Upon vascular injury, the coagulation system is activated: thrombocytes and fibrin molecules coalesce into a “plug” that seals the defect and halts bleeding (hemostasis). Unnecessary formation of an intravascular clot—a thrombosis—can be life-threatening. If the clot forms on an atheromatous plaque in a coronary artery, myocardial infarction is imminent; a thrombus in a deep leg vein can be dislodged and carried into a lung artery and can cause pulmonary embolism.

Drugs that decrease the coagulability of blood, such as coumarins and heparin (A) are employed for the prophylaxis of thromboses. In addition, attempts are directed, by means of acetylsalicylic acid, at inhibiting the aggregation of blood platelets, which are prominently involved in intra-ar- terial thrombogenesis (p.152). For the therapy of thrombosis, drugs are used that dissolve the fibrin meshwork—fibrinolytics (p.150).

An overview of the coagulation cascade and sites of action for coumarins and heparin is shown in (A). There are two ways to initiate the cascade (B): (1) conversion of factor XII into its active form (XIIa, intrinsic system) at intravascular sites denuded of endothelium; (2) conversion of factor VII into VIIa (extrinsic system) under the influence of a tissue-derived lipoprotein (tissue thromboplastin). Both mechanisms converge via factor X into a common final pathway.

The clotting factors are protein molecules. “Activation” mostly means proteolysis (cleavage of protein fragments) and, with the exception of fibrin, conversion into proteinhydrolyzing enzymes (proteases). Some activated factors require the presence of phospholipids (PL) and Ca2+ for their proteolytic activity. Conceivably, Ca2+ ions cause the adhesion of factor to a phospholipid surface, as depicted in (B). Phospholipids are contained in platelet factor 3 (PF3), which is released from aggregated platelets, and in tissue

thromboplastin (A). The sequential activation of several enzymes allows the aforementioned reactions to “snowball” (symbolized in C by increasing number of particles), culminating in massive production of fibrin.

Ca2+-chelators (B) prevent the enzymatic activity of Ca2+-dependent factors; they contain COOgroups that bind Ca2+ ions (C): citrate and EDTA (ethylenediaminetetraacetic acid) form soluble complexes with Ca2+; oxalate precipitates Ca2+ as insoluble calcium oxalate. Chelation of Ca2+ cannot be used in vivo for therapeutic purposes because Ca2+ concentrations would have to be lowered to a level incompatible with life (hypocalcemic tetany). These compounds (sodium salts) are, therefore, used only for rendering blood incoagulable outside the body. This effect can be reversed at any time by addition of Ca2+ ions.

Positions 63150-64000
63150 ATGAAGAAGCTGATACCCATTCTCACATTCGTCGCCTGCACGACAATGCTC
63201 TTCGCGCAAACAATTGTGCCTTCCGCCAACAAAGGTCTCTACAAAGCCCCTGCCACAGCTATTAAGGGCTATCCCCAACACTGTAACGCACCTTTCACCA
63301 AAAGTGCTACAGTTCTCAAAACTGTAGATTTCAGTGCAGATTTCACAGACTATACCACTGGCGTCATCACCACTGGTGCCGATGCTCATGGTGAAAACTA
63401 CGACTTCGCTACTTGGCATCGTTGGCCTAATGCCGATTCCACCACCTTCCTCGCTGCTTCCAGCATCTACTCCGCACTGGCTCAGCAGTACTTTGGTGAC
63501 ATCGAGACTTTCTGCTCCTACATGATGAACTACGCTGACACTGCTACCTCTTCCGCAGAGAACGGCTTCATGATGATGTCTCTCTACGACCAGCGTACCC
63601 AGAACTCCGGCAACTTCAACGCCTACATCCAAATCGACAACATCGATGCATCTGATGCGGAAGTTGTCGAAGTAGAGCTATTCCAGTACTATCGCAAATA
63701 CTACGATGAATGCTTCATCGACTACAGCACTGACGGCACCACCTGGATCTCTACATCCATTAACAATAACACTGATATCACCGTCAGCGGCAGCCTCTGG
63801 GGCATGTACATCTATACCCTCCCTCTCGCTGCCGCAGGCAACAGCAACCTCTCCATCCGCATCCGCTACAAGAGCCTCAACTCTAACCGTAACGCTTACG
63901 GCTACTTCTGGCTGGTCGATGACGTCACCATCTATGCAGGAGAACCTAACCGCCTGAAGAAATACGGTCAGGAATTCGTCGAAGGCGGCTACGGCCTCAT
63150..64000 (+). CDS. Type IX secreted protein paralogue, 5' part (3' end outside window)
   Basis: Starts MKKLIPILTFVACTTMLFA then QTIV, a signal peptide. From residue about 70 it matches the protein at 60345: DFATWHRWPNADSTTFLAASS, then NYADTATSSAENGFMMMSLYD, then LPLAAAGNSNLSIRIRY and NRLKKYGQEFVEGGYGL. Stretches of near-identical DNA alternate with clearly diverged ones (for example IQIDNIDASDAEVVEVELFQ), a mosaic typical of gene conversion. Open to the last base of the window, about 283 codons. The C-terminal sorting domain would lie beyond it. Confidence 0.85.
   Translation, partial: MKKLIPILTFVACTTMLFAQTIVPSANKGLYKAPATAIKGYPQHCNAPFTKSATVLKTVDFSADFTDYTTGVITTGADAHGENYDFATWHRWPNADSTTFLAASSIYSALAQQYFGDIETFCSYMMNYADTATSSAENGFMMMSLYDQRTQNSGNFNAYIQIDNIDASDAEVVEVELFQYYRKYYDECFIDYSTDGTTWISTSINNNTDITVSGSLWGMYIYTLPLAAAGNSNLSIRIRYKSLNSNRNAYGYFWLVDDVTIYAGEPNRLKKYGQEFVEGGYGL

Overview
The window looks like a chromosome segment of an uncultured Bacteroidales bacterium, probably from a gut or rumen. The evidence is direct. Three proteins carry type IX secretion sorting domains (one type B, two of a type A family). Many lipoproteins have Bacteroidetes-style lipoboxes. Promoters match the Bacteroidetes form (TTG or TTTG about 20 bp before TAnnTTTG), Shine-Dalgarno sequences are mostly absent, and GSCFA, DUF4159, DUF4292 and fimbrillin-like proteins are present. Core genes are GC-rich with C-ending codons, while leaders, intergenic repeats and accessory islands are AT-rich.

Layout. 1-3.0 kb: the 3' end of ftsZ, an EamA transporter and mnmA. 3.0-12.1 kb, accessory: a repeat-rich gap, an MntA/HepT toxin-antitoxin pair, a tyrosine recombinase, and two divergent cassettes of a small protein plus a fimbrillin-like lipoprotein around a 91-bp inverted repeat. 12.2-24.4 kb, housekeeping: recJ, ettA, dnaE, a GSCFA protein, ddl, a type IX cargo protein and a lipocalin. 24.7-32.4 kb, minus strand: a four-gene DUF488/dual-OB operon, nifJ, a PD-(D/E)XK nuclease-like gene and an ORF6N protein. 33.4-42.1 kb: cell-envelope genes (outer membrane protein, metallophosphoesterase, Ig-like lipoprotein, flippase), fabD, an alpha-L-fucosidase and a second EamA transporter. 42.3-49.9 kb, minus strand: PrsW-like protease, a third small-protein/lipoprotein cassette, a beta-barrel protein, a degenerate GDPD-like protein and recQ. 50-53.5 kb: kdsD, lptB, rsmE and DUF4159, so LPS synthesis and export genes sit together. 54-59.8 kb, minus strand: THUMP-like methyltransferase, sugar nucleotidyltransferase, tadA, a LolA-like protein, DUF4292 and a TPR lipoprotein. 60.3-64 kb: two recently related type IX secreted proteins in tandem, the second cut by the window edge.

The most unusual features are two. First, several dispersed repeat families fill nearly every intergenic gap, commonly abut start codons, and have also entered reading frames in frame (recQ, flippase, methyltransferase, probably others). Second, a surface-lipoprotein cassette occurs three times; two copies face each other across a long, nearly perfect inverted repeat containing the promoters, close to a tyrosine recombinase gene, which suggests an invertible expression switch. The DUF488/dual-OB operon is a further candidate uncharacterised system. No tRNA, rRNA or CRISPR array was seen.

In vivo, the progression of the coagulation cascade can be inhibited as follows (C):

1.Coumarin derivatives decrease the blood concentrations of inactive factors II, VII, IX and X, by inhibiting their synthesis in the liver.

2.The complex consisting of heparin and antithrombin III neutralizes the protease activity of activated factors; unlike unfractionated heparin, low-molecular-weight heparin fragments or the “minimal molecular subunit of heparin,” fondaparinux, inhibit only activated factor Xa when complexed with antithrombin III.

3.Hirudin and its derivatives (bivalirudin, lepirudin) block the active center of thrombin.

Luellmann, Color Atlas of Pharmacology © 2005 Thieme

All rights reserved. Usage subject to terms and conditions of license.

Prophylaxis and Therapy of Thromboses

145

A. Activation of clotting

 

 

B. Inhibition of clotting by removal of Ca2+

Platelets

Endothelial defect

Clotting factor

 

 

 

 

 

 

 

 

COO

 

XII

 

 

COO

 

 

 

 

 

 

 

Tissue

+

+

 

 

kinase

Ca

 

 

thrombo-

 

 

XIIa

 

 

 

 

 

 

 

 

 

 

 

 

 

PF3

VIIa

VII

 

 

 

 

 

 

 

Vessel

 

Phospholipids,

 

 

rupture

 

 

 

 

e.g., PF3

 

 

 

 

Fibrin

 

 

Ca2+ chelation

 

 

 

 

Citrate

only in vitro

 

 

 

EDTA

 

 

 

 

 

 

 

Oxalate

 

C. Inhibition of clotting cascade in vivo

 

 

XII

XIIa

 

 

 

 

 

Synthesis susceptible to

 

 

 

inhibition by coumarins

XI

XIa

 

Reaction susceptible to

 

 

 

 

 

 

inhibition by heparin–

 

 

 

antithrombin complex

 

IX

IXa

 

 

 

VIIa

VII

 

VIII + Ca2+ + Pl

Ca2+ + Pl (phospholipids)

 

X

Xa

 

 

 

Susceptible to inhibition also

 

 

by low-molecular-weight

 

V + Ca2+ + Pl

heparin and fondaparinux

 

Prothrombin II

IIa Thrombin

 

 

 

Hirudin

 

Fibrinogen I

 

Ia Fibrin

Luellmann, Color Atlas of Pharmacology © 2005 Thieme

All rights reserved. Usage subject to terms and conditions of license.